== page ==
Days 118, 119, 120 and 121: Not Entitled Yet, Privileged

Days 118, 119, 120 and 121 S-366-LYDoG:

So… Finals… Yup…

Four days behind although, today’s I think, will be a good one to us as a culmination of sorts. It is the last day of Autism Awareness month and I want to wind-down this segment of my daily “gratitudes” by talking about all of the things I never knew I would need to know about autism. The experience of mothering a child on the spectrum has opened my eyes to just how “small-minded” I was … probably still am. I thought I was pretty open-minded until Sean came along. I am grateful for these changes.

So, here goes …

ToleranceI have learned, first and foremost, never to judge a book by its cover, a child by his/her actions, and especially a parent by the actions of their children. I have learned that looking normal is not always a good thing, oddly enough. (Any autism parent knows how exasperating it is to hear the phrase, “But he/she looks so normal.”) What is normal anyway and who decided that? I used to watch parents in the grocery store and think “Wow, you clearly do not know how to discipline.” Although, had you asked me at the time I would have sworn up and down that I certainly did not do that.

Nope, I did.

Until it was my turn to deal with a melt-down, the origins of which were completely unknown and the likes of which have never been paralleled. I remember the first time this happened to me and the shameless stares of the adults around me, even the judgemental stares of those who thought I was not doing my motherly job well enough. I do not judge them in return either because, guess what … I’ve been in there shoes, the shoes of the unknowing onlooker.

I’ve learned that normal is a sliding scale. I’ve spent most of my life worrying about fitting in, about catering to the “norms”, and what others thought of my actions. Sean has taught me a lot about the fact that normal is different for all of us and if we are truly honest with ourselves, there is no normal. We all come with our own quirks and personality traits that others may find a little off, but so what! Everybody has them.

I would like to think that I’ve become a pretty good advocate for my child. He struggles with the traditional learning environment and each new teacher is yet another person whom we need to “break in”, so to speak. Most teachers are wonderful men and women, willing to learn and keep an open mind. Thank goodness for that because it is hard to stand up for your child and fight battles that you never knew would need to be fought. So far, I’ve been very lucky with only a few bumps in the road. Those bumps have taught me the value of awareness, though. It amazes me that there is still so much that society does not know or refuses to acknowledge about the autism spectrum. After all, he looks normal.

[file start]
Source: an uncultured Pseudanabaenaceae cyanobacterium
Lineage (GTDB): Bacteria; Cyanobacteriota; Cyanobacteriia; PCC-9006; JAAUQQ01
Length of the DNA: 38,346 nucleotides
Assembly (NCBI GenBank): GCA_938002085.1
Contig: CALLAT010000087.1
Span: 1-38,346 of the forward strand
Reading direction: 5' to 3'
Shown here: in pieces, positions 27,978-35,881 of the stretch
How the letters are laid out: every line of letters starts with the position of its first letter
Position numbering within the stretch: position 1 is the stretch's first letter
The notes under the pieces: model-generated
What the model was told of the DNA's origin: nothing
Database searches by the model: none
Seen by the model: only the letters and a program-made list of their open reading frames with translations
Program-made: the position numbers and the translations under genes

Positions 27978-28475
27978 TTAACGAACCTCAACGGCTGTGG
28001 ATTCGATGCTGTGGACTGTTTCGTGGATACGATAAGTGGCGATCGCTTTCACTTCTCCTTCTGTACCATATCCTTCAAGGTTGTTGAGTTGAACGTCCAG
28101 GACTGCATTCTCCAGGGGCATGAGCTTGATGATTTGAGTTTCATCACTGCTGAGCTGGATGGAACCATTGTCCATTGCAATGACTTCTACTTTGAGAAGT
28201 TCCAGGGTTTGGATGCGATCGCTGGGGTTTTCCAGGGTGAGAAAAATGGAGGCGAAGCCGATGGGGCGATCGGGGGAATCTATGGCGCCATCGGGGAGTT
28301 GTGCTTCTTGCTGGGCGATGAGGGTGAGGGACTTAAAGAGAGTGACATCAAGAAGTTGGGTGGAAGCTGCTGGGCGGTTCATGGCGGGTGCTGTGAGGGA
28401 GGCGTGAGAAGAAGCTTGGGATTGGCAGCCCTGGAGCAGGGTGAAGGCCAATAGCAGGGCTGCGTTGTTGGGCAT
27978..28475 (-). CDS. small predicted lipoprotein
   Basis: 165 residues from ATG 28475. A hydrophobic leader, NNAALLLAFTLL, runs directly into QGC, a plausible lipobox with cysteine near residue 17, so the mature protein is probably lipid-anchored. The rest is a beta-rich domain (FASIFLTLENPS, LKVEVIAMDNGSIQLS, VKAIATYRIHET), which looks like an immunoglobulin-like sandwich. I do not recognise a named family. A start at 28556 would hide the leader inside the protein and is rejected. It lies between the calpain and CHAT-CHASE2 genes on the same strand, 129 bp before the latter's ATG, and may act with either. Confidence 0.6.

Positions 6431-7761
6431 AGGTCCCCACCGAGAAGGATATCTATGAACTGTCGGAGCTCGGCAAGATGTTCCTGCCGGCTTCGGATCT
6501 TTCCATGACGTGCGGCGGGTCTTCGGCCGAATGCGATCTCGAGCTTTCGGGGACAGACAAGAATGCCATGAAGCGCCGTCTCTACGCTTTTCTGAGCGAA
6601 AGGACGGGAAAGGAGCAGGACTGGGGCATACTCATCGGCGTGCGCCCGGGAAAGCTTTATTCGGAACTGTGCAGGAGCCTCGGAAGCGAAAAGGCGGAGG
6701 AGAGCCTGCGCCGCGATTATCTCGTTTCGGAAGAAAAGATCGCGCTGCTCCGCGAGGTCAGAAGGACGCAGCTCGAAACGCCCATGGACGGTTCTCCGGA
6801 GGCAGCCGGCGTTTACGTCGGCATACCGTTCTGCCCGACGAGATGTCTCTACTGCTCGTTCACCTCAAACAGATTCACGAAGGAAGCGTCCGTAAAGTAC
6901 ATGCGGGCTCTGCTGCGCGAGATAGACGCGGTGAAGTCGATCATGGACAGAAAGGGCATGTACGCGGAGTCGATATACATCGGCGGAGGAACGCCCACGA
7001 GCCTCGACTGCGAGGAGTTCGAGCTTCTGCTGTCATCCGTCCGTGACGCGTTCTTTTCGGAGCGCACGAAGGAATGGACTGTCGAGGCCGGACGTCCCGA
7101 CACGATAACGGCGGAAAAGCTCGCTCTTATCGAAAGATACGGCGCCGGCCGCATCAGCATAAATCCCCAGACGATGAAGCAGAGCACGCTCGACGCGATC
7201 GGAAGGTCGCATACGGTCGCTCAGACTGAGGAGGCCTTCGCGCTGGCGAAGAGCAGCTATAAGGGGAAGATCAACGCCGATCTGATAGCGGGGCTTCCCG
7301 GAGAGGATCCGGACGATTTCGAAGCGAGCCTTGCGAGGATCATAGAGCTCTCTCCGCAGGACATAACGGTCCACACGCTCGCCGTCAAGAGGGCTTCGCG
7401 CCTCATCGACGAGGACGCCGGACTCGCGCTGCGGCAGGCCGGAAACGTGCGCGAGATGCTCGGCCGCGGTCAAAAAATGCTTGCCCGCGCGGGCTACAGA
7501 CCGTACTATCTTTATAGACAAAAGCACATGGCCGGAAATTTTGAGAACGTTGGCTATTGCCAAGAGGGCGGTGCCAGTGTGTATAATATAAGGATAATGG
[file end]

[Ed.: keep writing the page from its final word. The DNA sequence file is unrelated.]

Finally, I’ve learned that the world is harsh but, we can rise above it. A couple of years ago you may remember that there was this big “to do” about Disneyland changing its policies regarding helping families with a disabled individual avoid the long wait times. These wait times can be particularly upsetting for some individuals based on their sensory and societal issues. I read an article where a gentleman had commented that he was sick and tired of seeing all of these families walk around feeling as if they were entitled to something special. I just had to shake my head because I’ll tell you what, the last thing … the very last thing … I felt when Sean was diagnosed was entitled or privileged.

I mean seriously … My first inclination was to drive around town with a loud speaker announcing that I was now able to skip lines at Disneyland!

Sounds ridiculous, because it is ridiculous! I assure you this was the furthest thing from my mind. What I did do was sit in my car and cry for half an hour before I could even turn it on let alone drive away.

It was heart rending.

All I could think of were the things that Sean might miss out on because of his situation. Keep in mind that at the time he would only eat two foods, had frequent meltdowns because of his sensory issues, and never played on playgrounds because his proprioceptive abilities are affected by Asperger’s. (Bet you didn’t know about that one, they are typically clumsy and that is why …  Sean was scared half to death by the holes in the grates of the playground walkways.)

What I have never felt was entitled.

Thankfully, we have come a long, long way from those early days. I would like to say that, for the record, I still do not feel entitled but I do feel privileged. It is a privilege, an honor really, to be his mother. I am fairly certain that most days, if not every day, I fail him in some fashion or another; however, I am gladly willing to give him and Alex my best no matter the sacrifice. Even if it means I look down right ridiculous in public.

My grateful for today and, every day, is the opportunity to be a mother. I am indeed honored to be a part of the autism family. I wouldn’t trade the experiences I’ve had learning and growing with Sean for anything.

Stina

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